Conflicts of Interest Board (COIB) Implies Mayor de Blasio Will
Not Be Penalized for Apparent CONY Fundraising Violations
Mayor Off The Hook Because COIB Never Published Rules 2018 Law
Now Requires Rules for Advisory Opinions
The New York City Conflicts of Interest Board (COIB) issued a statement yesterday that indirectly explains why the ethics board cannot penalize Mayor de Blasio for apparent ethics violations regarding fundraising for the Campaign for One New York (CONY). The statement follows a letter from Reinvent and the New York Public Interest Research Group (NYPIRG) calling on COIB to make known its determination.
Based on COIB’s statement, Reinvent Albany believes Mayor de Blasio will not be penalized for fundraising from donors with business before the city and failing to inform donors that their contributions would not impact city decision-making. These activities were recently revealed in a Department of Investigation report.
COIB’s statement notes they issued two Advisory Opinions in 2003 and 2008 regarding ethical guidelines for raising donations from city-affiliated and unaffiliated nonprofits, long before the Mayor was elected or CONY was created. However, because the COIB never promulgated these Advisory Opinions as official rules of the Board, the Advisory Opinions and guidelines issued to de Blasio referencing the Advisory Opinions cannot be used to penalize the Mayor for wrongdoing.
COIB statement reads: Without any “rule of the Board” governing official fundraising, the Board is prohibited by the Charter from imposing a penalty on a public servant who violated the Charter provision cited in those Opinions: Charter Section 2604(b)(2).
COIB determination relies on Conflicts of Interest Law section 2606(d), which states, “no penalties shall be imposed for a violation of paragraph two of subdivision b of section twenty-six hundred four unless such violation involved conduct identified by rule of the board as prohibited by such paragraph.”
COIB cannot legally disclose an enforcement action unless it finds a violation, and deserves credit for adroitly clarifying a matter of significant public concern. But COIB should have promulgated rules regarding fundraising from nonprofits years ago so that the Mayor would have been held accountable. It has now promulgated these rules, though it is too late for the rules to apply to the Mayor.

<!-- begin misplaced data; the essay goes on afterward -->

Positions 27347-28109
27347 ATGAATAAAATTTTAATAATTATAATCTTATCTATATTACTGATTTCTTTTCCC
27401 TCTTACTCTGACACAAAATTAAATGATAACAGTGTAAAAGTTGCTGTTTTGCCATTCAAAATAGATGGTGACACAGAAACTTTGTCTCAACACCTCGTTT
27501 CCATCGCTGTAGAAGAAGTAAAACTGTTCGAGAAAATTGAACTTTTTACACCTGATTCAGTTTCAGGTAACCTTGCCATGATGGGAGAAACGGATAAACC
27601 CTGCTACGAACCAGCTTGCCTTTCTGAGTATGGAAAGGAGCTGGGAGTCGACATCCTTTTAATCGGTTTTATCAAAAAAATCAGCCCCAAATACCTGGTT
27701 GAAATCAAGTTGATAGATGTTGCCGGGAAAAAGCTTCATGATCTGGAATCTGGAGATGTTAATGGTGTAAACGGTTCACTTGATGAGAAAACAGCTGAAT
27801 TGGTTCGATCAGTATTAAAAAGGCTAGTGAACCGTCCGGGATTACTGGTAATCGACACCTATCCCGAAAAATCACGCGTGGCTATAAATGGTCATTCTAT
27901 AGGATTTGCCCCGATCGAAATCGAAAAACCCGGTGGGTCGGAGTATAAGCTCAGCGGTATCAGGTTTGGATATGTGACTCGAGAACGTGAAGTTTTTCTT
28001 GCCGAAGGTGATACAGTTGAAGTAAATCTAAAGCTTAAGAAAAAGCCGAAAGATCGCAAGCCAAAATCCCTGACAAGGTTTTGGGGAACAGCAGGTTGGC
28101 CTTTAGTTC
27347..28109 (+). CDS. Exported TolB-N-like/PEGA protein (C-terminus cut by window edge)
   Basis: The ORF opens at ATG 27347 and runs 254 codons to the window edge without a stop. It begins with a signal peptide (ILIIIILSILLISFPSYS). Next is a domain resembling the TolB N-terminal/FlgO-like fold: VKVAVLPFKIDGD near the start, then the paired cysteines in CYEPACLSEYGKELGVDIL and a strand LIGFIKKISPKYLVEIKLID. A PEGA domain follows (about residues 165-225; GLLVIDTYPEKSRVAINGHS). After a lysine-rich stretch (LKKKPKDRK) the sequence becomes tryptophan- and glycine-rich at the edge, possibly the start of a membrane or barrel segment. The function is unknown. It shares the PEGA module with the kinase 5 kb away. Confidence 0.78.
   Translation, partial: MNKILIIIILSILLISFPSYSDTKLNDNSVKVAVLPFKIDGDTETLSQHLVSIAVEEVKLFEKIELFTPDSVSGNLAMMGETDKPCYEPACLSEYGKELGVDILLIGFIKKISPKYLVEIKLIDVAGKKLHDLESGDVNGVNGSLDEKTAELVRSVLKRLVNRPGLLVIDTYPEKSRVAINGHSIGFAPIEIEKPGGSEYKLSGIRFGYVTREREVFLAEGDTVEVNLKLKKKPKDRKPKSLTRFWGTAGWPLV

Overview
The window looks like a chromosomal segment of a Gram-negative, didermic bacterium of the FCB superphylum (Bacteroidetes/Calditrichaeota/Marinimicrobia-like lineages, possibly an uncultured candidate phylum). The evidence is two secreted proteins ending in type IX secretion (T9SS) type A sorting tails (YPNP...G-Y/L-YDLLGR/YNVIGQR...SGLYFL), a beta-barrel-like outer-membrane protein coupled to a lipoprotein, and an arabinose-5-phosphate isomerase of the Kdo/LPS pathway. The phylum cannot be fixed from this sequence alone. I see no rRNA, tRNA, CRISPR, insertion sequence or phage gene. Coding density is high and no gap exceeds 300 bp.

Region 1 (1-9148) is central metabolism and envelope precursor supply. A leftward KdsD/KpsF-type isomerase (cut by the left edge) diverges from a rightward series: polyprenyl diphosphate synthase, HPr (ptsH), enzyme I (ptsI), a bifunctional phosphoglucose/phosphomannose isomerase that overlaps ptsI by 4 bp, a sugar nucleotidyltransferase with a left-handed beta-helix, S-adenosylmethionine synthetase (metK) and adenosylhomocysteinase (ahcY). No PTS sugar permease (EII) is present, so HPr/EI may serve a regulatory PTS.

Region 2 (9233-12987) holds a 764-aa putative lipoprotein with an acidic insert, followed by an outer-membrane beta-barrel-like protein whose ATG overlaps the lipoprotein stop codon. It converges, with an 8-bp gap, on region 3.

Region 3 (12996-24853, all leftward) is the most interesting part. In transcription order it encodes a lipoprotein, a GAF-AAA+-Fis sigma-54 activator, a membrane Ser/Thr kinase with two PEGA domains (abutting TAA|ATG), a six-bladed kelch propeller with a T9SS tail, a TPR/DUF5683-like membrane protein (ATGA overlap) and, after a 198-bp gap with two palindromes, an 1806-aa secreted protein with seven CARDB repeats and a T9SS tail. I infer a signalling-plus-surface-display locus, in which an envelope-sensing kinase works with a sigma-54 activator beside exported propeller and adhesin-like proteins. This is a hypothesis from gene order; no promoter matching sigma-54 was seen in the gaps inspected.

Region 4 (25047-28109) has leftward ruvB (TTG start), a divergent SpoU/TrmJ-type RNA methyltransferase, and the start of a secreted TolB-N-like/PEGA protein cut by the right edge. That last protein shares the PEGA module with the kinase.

The failure of COIB to promulgate rules regarding Advisory Opinions so public servants can be held accountable was recognized by the City Council last year, which on its own recognized a major flaw in the city’s ethics laws. Reinvent Albany supported and the Council passed with little fanfare Local Law 177 of 2018, which requires COIB to issue rules for Advisory Opinions every year by May 1st for Advisory Opinions issued in the prior year that establish an ethical standard or will likely be requested by other public servants in the future. The Board is required by May of 2020 to promulgate rules for any Advisory Opinions it has issued since 1990, which will make ethical standards binding on public servants and greatly strengthen the city’s ethics laws.
The newly promulgated rules covering hundreds of Advisory Opinions will not, however, apply to the Mayor’s past apparent violations. But the Council law is important regardless. During the 2019 and 2018 City Charter Revision Commission hearings, members of the public have testified about conflicts of interest of sitting members of community boards and commissions like the City Planning Commission. It is difficult to determine if these board and commission members are indeed violating city ethics laws. It is not clear what the ethics policies are for these members because of the maze of Advisory Opinions that may or may not apply, and it is not known if the members have waivers from COIB. Promulgating rules should make these ethical standards clearer to public servants and the public alike.
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